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The first part of recovery is admitting you have a problem. This happened in Youngstown, OH circa 2000 and in Detroit only quite recently.

The second part of recovery, unfortunately, is harder.

It's interesting to think about whether or not a modern city could just fade away and become uninhabited. I am not aware of any examples, but we have, for the past few hundred years, been going through an unprecedented expansion of the world's population, which now seems to be ending. Perhaps that expansion is the reason that I can't think of one modern city of any size that has disappeared. Mining towns, yes, when the ore runs out. Perhaps the slowing of the population expansion means larger cities could disappear now.

In ancient times, there are plenty of examples of cities that disappeared. Often this is attributed to environmental things like a harbor silting up. But with modern transportation, most cities have no real reason for being where they are except that they are already there. If infrastructure decays too much, could we get into a death spiral where the decay leads to further loss of population which leads to further decay until the whole thing is as abandoned as ancient Ephesus, for example?

Back when the Outer Isles of Scotland (like St. Kilda) became greatly depopulated, there would be an evacuation and the remaining islanders (many old and dependent) would be moved to the mainland. It would be terrible to see that happen to a once propserous city.

Paul Friesen,

Varosha, in Cyprus, was abandoned and cordoned off by the Turks in 1974. Under UN order, it cannot be resettled except by the original inhabitants, so for 40 years it has been abandoned.

Chernobyl is a more famous example, except it hasn't been totally abandoned as some people still live there.

In both cases, however, there wasn't a gradual fading away, but rather some catastrophe that led to a sudden abandonment.

If you went back 1500-years or so, you could get a sense of the gradual disappearance of large sophisticated cities as a result of the gradual collapse of the Roman Empire. I'm thinking of Londinium, which went from a city of, say, 70,000 to being abandoned for two centuries before being re-settled by Saxons. Granted, Londinium was the Roman equivalent of a jerk-water burg compared to Rome or Alexandria, but then what's Detroit relative to New York or Chicago?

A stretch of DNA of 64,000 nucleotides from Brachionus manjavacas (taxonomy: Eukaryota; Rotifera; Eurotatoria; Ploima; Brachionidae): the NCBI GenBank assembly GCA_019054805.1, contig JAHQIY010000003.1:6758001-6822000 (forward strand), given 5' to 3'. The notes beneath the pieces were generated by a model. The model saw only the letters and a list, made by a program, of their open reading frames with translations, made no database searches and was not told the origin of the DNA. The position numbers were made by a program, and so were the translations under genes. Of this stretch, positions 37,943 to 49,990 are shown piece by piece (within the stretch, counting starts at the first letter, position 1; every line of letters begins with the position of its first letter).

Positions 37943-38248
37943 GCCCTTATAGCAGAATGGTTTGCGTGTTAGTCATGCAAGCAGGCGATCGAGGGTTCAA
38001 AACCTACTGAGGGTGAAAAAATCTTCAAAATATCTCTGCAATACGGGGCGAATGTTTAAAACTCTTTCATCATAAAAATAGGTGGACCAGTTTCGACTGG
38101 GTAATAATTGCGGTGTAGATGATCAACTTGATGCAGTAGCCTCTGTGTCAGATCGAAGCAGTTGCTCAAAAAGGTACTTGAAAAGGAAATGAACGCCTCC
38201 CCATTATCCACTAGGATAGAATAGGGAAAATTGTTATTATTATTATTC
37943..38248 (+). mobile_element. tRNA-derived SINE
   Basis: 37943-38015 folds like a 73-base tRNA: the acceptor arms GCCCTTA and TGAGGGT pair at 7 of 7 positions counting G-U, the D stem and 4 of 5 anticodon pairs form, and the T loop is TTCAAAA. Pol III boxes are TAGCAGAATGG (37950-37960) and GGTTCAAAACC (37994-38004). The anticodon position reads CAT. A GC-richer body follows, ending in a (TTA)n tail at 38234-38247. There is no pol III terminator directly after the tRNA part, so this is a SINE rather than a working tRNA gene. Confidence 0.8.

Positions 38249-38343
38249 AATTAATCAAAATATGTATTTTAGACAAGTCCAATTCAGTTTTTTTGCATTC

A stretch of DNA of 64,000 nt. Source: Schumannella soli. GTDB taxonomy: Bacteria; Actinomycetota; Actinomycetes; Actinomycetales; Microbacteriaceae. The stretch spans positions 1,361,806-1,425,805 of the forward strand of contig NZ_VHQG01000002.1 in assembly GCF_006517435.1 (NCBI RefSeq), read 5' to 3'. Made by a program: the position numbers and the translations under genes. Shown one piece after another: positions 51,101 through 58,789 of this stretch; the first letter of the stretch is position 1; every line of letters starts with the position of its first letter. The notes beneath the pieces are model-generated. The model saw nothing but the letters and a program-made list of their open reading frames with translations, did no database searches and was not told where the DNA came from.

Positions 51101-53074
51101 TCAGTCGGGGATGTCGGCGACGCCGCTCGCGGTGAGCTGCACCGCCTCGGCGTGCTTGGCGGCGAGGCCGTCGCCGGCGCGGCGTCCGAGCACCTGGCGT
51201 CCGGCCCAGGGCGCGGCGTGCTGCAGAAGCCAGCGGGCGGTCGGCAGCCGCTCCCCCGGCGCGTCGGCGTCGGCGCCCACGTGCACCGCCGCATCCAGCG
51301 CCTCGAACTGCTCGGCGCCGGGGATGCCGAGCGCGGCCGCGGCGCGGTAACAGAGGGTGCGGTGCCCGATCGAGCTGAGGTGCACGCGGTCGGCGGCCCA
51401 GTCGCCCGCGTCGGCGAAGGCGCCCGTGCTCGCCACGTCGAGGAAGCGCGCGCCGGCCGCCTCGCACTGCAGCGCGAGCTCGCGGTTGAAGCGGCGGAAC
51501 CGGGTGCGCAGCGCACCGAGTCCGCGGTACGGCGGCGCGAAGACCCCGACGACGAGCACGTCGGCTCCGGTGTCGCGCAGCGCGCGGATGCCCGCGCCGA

I don't imagine our American cousins would appreciate that comparison.

While it's true that the population of the political city of Detroit has cratered, that may not be the best way of looking at the economy of the Detroit. Since 1970, for example, the population of the Detroit metropolitan area has barely changed (about 4.4 million in 1970, about 4.3 million in 2010). In fact, it may well be the case that the fiscal problems of the political city of Detroit are a consequence of the dispersion of the area's population out of Detroit and into the rest of the metro area.

This is a common problem in older metro areas. For example, take Indianapols, where I live. (This gets a bit difficult, because the political jurisdiction of Indianapolis changed dramatically in 1970.) The core of the city had a population in 1960 of about 333,000 people; by 2010, that had declined to about 142,000--about a 60% decline. Yet the metro area had seen its population rise by about 60% over the same time period, and the county in which Indianapolis is located has seen a population increase of 30% (from about 700,000 to about 910,000.

Which of those is a better representation of the health of the metropolitan economy? I conclude that our focus on old political cities keeps us from understanding regional economic dynamics well, and causes considerable strain because of out-dated definitions of political responsibilities for governance.

London England has nowhere to grow. In the past, efforts where made to curb growth that worked too well. London is the only part of England tolerant to immigrants. That is part of why the Scottish Enlightenment cities thought so well in the 1700s.